Rhetorically there was much to like in President Barack Obama’s speech to Congress last night. None better than this early statement:

The answers to our problems … exist in our laboratories and universities, in our fields and our factories, in the imaginations of our entrepreneurs and the pride of the hardest-working people on Earth. Those qualities that have made America the greatest force of progress and prosperity in human history we still possess in ample measure.

We couldn’t agree more. America has been “the greatest force of progress and prosperity in human history” and we can continue to do so … as long as our politicians allow us the freedom to do so. Unfortunately, for every perceived problem in our current crisis, the Obama Administration promotes a heavy handed government solution. The list of new and expanded government initiatives was nothing if not audacious, including: a new national health care plan within a year, thousands of mile of power lines and wind turbines, expanded mass transit, a massive new carbon tax, a reconstructed auto industry, more pay for teachers, increased pay for soldiers and Marines, ending the Iraq war, and a new national service program. He even promised a cure for cancer. He promised he could do all this while reducing our nation’s exploding budget deficit. Color us skeptical.

There is no doubt that our policies in Washington must change. But the last eight years have already seen an explosion in the size and power of our federal government. If more invasive government was the answer, then we would be doing great right now. We’re not. There is a better, realistic path:

Keep the “Stimulus” Temporary - The President should pledge to oppose any attempts to make permanent any stimulus provisions that are not fully offset by lower-priority spending cuts. This spending was sold to the American people as temporary, and that promise should be kept. Extending this spending would require permanently raising taxes by nearly $3,000 per household.

Resist False Promises of a Free Lunch - Some have suggested that Obama can expand Medicare drug subsidies for seniors as well as add millions of Americans to government health care rolls without increasing the health care budget. This is completely unrealistic.  Such government expansions are totally unaffordable in today’s economic and budgetary climate.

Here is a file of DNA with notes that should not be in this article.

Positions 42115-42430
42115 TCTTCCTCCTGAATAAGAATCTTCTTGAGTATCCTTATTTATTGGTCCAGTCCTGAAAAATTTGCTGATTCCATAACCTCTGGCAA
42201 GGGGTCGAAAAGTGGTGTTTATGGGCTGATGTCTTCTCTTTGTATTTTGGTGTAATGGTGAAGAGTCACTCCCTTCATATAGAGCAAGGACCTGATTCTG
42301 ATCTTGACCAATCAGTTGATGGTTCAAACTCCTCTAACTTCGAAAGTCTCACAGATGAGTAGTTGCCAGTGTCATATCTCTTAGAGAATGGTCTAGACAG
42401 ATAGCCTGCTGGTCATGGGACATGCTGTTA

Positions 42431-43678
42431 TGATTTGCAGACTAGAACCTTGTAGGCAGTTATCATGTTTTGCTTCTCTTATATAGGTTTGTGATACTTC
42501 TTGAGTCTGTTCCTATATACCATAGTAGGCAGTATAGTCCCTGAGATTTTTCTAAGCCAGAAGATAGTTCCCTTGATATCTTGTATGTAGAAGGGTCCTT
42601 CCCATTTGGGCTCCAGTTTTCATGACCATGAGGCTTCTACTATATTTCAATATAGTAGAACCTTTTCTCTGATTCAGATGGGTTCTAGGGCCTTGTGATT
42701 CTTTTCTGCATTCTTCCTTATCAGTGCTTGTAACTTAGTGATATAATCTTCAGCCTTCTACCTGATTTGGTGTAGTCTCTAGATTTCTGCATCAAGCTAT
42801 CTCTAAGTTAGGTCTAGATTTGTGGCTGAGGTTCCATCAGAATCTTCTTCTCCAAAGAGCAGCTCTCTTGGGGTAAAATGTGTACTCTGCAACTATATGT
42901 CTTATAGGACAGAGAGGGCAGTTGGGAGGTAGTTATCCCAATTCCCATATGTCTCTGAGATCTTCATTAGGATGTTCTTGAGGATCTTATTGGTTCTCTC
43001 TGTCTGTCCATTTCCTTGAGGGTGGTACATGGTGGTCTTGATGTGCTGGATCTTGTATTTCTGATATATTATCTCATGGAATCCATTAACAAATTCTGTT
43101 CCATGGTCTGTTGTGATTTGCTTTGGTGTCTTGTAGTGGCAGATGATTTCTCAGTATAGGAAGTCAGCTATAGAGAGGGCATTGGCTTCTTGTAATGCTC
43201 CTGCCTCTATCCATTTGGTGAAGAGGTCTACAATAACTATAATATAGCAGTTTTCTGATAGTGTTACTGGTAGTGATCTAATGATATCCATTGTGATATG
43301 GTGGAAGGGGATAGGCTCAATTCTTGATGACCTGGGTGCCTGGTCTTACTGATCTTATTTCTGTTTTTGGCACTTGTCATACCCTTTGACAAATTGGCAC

Address Social Security, Medicare, and Medicaid - These three programs already comprise 40 percent of all spending and are growing 7 percent annually on autopilot as 77 million baby boomers begin retiring. There is no way to bring the federal budget under control—or even close to balance—until these programs are reformed. To bring honesty back to Washington, President Obama should incorporate the massive long-term unfunded obligations of these programs into his budget and require Congress to focus on the long-term fiscal implications of their policies.

Support Spending Caps - In each of the past two years, Congress has passed budgets expanding discretionary spending by 8 percent. On top of that, they enacted $333 billion in “emergency” spending in 2008 and passed a $1.1 trillion “stimulus” this year. Clearly, the budget process created to help lawmakers set priorities and make trade-offs has collapsed. Enforceable spending caps can provide the structural rules necessary to make the difficult but necessary budget choices.

Avoid Harmful Tax Hikes - Higher tax rates discourage work, investment, saving, and entrepreneurial activity. Though Obama may propose that he will not raise taxes until 2011, the fact is the threat of these higher taxes is already depressing economic activity in the middle of the recession. Businesses are already foregoing investments in equipment anticipating Obama’s inevitable tax hikes. If all of the tax cuts enacted during the Bush Administration expire, families would see a tax increase of $2,000 per year on average and an additional loss of $1,800 per year due to slower economic growth. The average job growth for each congressional district would be reduced by over 2,000 jobs.

The character traits Obama invoked last night – personal responsibility, hard work, sacrifice, entrepreneurial creativity, resiliency, decency, and fairness – are the key to our economic recovery, not massive new government intervention in the lives of Americans. Our government should be pursuing policies that free the American people to pursue their dreams, not suffocating the American people with new spending, taxes, and government mandates.

Quick Hits:

  • According to Gallup, Just one-fourth of Americans think the government should continue lending money to Detroit automakers.
  • According to Rasmussen Reports, given the choice between federal bailouts for the auto companies, the finance industry and financially trouble homeowners or no bailouts for any of them, 54% say no bailouts period.
  • California’s carbon capping policies are turning out to be much more costly than their proponents advertised.
  • President Obama is expected to announce as early as Friday that he will remove all U.S. combat troops from Iraq by August 2010.
  • A French court overturned terrorist conspiracy convictions for five former inmates of the Guantanamo Bay Tuesday.